Reflex Asystolic (Pallid) Syncope
While reported between ages 3 months and 14 years, reflex asystolic syncope is usually seen in toddlers.9 These events were once called "pallid" breath-holding spells, but many of these children will not hold their breath during the episodes. The child will suddenly become pale or dizzy following a sudden painful or frightening event. As they lose consciousness and become limp, the child may or may not cry out. If the child is hypoxic long enough, there may be stiffening, twitching, and incontinence. The EEG shows no epileptiform activity during the spell and is usually attenuated. The EKG shows bradycardia or even asystole for several seconds immediately after the stimulus. It is felt to represent an abnormal vagal response to the painful or frightening event. To help the child regain consciousness, the child should be laid down flat and not carried around. Most children do not require any specific medical therapy. Atropine has been used successfully in some cases.
Orthostatic hypotension occurs when there is insufficient intravascular volume or autonomic nervous system dysfunction. The blood pressure drops when sitting up or standing, leading to cerebral hypoperfusion and syncope. Orthostatic intolerance can easily be tested by having the child stand still for 10 minutes while taking blood pressures every 2 minutes. A child with orthostatic intolerance will have a drop in blood pressure after standing still for a few minutes and will fall. It is recommended to do this test on a padded mat with someone ready to break the child's fall. Increasing the volume of fluids may help. Octreotide and midodrine have been shown to be effective.10
There are familial dominant (Romano-Ward syndrome), familial recessive (Jervell Lange-Nielsen syndrome which is associated with deafness), idiopathic nonfamilial, and medication-induced causes of long QT syndrome. Quinidine, procainimide, amiodarone, and cyclic antidepressants have each been associated with long QT syndrome. When terfenadine is taken with macrolide antibiotics (eg, erythromycin) there is an increased chance of developing long QT syndrome. An EKG can detect a long QT interval. There are normal people with a long QT interval and some people with long QT syndrome may have a normal QT interval. This can further complicate obtaining a diagnosis in some people. Genetic testing may help obtain the diagnosis in some. Epinephrine given during a stress test can help with diagnosis in others. Heart palpitations or an irregular heartbeat may occur in some people with long QT syndrome. People with long QT syndrome can develop syncope after an episode of sudden emotion, fright, or during vigorous exercise. Syncope in people with long QT syndrome may be due to a persistent burst of polymorphic ventricular tachycardia in a form called "torsades de pointes" or "twisting of the points" that can lead to ventricular fibrillation. Sudden death can occur if ventricular fibrillation is not treated. An implanted or automated external defibrillator (AED) may correct the abnormal fibrillation. Beta-blockers are sometimes recommended.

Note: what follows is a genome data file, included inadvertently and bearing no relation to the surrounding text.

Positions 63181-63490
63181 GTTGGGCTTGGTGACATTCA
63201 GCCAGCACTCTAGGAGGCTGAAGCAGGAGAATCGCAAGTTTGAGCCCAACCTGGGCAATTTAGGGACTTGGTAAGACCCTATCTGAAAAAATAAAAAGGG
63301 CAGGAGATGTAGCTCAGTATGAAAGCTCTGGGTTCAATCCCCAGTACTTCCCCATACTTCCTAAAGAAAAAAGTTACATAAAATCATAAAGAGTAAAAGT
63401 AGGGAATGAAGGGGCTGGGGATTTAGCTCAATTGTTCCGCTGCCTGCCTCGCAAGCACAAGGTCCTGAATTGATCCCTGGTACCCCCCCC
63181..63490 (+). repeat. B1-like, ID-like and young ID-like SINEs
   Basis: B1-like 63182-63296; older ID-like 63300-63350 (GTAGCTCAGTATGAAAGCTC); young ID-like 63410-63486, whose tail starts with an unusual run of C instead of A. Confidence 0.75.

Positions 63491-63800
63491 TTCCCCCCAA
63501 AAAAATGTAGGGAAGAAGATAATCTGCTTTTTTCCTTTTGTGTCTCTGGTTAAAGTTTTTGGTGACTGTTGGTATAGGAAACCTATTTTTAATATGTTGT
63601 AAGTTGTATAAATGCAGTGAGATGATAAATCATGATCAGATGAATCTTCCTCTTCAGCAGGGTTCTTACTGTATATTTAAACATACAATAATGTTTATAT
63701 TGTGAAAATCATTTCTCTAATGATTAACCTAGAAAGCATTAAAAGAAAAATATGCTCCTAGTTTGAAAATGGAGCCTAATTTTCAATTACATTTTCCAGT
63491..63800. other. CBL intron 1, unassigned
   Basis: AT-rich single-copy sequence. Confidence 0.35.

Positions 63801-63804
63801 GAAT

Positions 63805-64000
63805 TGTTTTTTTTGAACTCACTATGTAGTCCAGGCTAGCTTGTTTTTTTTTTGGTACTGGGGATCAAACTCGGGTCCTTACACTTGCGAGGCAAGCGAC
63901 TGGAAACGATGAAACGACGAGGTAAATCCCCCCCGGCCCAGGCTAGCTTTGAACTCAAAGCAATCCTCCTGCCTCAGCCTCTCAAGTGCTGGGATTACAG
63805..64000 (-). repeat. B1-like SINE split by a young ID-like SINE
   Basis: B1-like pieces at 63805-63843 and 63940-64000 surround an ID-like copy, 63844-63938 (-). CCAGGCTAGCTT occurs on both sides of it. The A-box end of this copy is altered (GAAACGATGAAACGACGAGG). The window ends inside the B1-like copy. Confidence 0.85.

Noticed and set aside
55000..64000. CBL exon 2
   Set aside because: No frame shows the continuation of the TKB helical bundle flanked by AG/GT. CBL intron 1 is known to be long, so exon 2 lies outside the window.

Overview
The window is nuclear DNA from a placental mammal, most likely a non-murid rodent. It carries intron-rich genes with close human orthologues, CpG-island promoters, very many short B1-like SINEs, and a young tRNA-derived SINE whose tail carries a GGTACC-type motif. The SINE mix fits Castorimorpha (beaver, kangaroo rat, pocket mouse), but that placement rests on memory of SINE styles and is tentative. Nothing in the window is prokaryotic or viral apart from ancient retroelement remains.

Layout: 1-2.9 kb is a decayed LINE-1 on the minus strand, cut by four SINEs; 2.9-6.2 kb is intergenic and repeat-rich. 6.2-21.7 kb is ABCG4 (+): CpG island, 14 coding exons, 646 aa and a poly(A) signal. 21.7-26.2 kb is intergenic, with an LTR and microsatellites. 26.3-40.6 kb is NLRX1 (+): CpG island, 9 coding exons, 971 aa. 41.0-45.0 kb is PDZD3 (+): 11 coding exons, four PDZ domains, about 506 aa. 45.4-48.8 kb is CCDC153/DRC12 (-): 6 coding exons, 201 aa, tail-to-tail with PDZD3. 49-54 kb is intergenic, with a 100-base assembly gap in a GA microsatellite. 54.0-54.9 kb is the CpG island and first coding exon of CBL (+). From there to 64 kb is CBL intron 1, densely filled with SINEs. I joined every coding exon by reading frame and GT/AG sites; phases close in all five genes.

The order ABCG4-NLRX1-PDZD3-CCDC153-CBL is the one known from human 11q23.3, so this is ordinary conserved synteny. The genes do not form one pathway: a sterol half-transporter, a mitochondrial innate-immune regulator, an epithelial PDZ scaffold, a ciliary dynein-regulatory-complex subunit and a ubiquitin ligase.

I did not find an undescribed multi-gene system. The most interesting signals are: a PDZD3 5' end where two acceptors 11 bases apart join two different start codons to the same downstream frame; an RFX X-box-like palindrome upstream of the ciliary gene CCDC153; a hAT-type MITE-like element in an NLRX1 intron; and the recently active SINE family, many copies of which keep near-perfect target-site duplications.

Sinus node disease can cause severe bradycardia, which decreases cardiac output and cerebral perfusion. It may be seen in children with atrial septal defects or Ebstein anomaly of the tricuspid valve. In children who have a complete heart block and have an escape rhythm that is slow, cardiac output will also be low and syncope can occur. These children may benefit from a pacemaker.
Tachycardias can occur that are so fast that diastolic filling and stroke volume are impaired. Syncope can occur with atrial tachycardias such as rapid atrial fibrillation due to the loss of "atrial kick." Occasionally, supraventricular tachycardia can last for a long time and may affect cardiac output. Wolff-Parkinson-White syndrome with atrial fibrillation or exercise-induced supraventricular tachycardia has caused syncope. Syncope occurs in ventricular tachycardia because of decreased stroke volume. When ventricular tachycardia persists and the myocardium becomes desynchronized, ventricular fibrillation can occur. Without cardioversion, persistent ventricular fibrillation will cause death within minutes. Seizures have been associated with atrial and ventricular fibrillation (Figure 5-1).
A. Baseline electrocardiogram recording of lead II in a 12-year-old boy with known sinus node dysfunction. He has an automatic implantable cardioverter/defibrillator (AICD). This recording shows an atrial paced rhythm, with normal atrioventricular node conduction at a rate of 85 bpm (25 mm/sec). B. Intracardiac electrograms from the AICD during a seizure in this 12-year-old boy. Simultaneous atrial and ventricular electrograms are demonstrated. Both atria and sentricles are fibrillating with rates greater than 300 bpm in all cardiac chambers. (Courtesy of Ann Dunnigan, M.D., Central Minnesota Heart Center, St. Cloud, MN.)